Welcome to Canada: An Interview with the Director Daisy Kaur!

1. What inspired you to make Welcome to Canada?

Growing up my parents always told me their immigration story and journey to Canada from India. Immigration in the late 70s and 80s was drastically different from today's immigration story and I was always intrigued by their experiences. My mom always shares funny instances from her first year here, and I have incorporated those in the film.

2. What are some of the significant challenges in making a film in present-day that is based in an era that is decades ago? 

The challenge in making a film set in the early 80s was to make sure it was as authentic as possible. From locations, costumes, to the vehicles, we had to make sure that all of these reflected the 80s. Even though sourcing all of these was a challenge, it was also fun! We spent a few months researching the early 80s in Canada, and it was helpful to have my parents guide me on what was authentic or not. Furthermore, we had to be very mindful not to include any current day products in the frame when filming and had an assistant to review every scene during production.

3. As a writer and a director, do you find that there are changes that need to be made while on set that depart from the script? How do you deal with adapting to story changes when a script is so close to your heart?

In Welcome to Canada there were very few instances when we had to make changes to the script on set, so I consider myself lucky. However, when it came to post-production, there were many instances when I had to let go and make changes that bettered the fluidity and flow of the film. This was especially difficult at first because I wanted to include everything but soon realized that if I removed some scenes or dialogues that it improved the overall film, and ultimately that was the goal.
4. Your film premieres at IFFSA Toronto this year. Tell us about how you're feeling and why the festival is important to you.

Welcome to Canada has come a long way from its very first edit to the final cut, and I owe this credit to my editor Asis Sethi. She was a formidable force in ensuring the successful completion of the film and I am grateful for the extra push she gave me in the last phases of the editing process. I am happy to see the final film premiere at the festival because it is a testament to everyone's hard work during every stage of this film. I am especially excited for the cast and crew of the production to preview the film for the first time on May 17th at IFFSA. I'm also looking forward to attending with my family and friends and enjoying an evening of film with them all! IFFSA is an important festival because it not only showcases films from around the world but it also encourages local talent to share their films on the same platform. The South Asian narrative from the perspective of a South Asian is especially important in producing authentic films for audiences worldwide, and this is another reason why IFFSA is an important festival.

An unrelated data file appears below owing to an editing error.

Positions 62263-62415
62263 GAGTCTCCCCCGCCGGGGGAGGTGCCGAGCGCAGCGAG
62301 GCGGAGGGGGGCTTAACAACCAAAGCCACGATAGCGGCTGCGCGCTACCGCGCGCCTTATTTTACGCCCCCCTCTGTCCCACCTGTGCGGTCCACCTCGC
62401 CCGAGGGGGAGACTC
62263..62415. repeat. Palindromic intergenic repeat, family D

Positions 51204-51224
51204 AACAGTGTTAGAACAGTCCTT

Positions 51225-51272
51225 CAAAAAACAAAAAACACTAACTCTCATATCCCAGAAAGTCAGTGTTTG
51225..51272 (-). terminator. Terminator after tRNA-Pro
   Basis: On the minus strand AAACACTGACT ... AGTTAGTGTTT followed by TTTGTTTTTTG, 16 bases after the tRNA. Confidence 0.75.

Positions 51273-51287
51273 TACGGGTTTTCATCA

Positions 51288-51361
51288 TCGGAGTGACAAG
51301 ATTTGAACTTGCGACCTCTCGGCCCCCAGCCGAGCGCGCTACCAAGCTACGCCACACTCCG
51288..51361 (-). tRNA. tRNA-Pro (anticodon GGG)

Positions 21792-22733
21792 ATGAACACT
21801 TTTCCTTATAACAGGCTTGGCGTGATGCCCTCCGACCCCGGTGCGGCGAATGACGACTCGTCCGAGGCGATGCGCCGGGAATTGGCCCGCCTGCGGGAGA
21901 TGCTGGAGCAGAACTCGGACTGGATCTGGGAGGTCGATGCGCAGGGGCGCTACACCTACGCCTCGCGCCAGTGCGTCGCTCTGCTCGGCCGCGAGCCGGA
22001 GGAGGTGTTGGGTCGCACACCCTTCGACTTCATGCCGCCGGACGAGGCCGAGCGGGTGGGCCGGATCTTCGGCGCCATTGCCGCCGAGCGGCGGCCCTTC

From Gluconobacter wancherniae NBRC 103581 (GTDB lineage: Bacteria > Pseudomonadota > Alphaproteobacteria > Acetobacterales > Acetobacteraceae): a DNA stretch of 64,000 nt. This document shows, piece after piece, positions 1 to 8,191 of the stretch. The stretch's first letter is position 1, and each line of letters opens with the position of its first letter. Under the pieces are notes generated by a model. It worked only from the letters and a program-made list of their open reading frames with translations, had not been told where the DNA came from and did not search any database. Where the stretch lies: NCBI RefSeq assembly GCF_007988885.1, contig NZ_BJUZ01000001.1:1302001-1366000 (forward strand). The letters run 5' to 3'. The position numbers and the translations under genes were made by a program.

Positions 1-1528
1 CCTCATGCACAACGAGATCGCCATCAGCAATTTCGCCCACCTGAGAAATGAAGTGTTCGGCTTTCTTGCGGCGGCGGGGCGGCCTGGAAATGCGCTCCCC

5. Any advice for Toronto filmmakers who are trying to make it?

I consider myself a filmmaker who is trying to make it too, and that's why the advice I want to share is a reminder for me. I learned a lot from my experience as a Director for Welcome to Canada, and the most important thing I realized was - if your film does not meet your expectations, and even if you feel its not the best project you have produced. Don't give up! Complete it and run all the way to the finish line, no matter what. If you feel you failed, it's ok. We only become stronger from our failures and learn how we can improve as filmmakers. Let every film be a learning experience and work on the areas where you feel you faltered and work harder the next time around. Every film you make is important!

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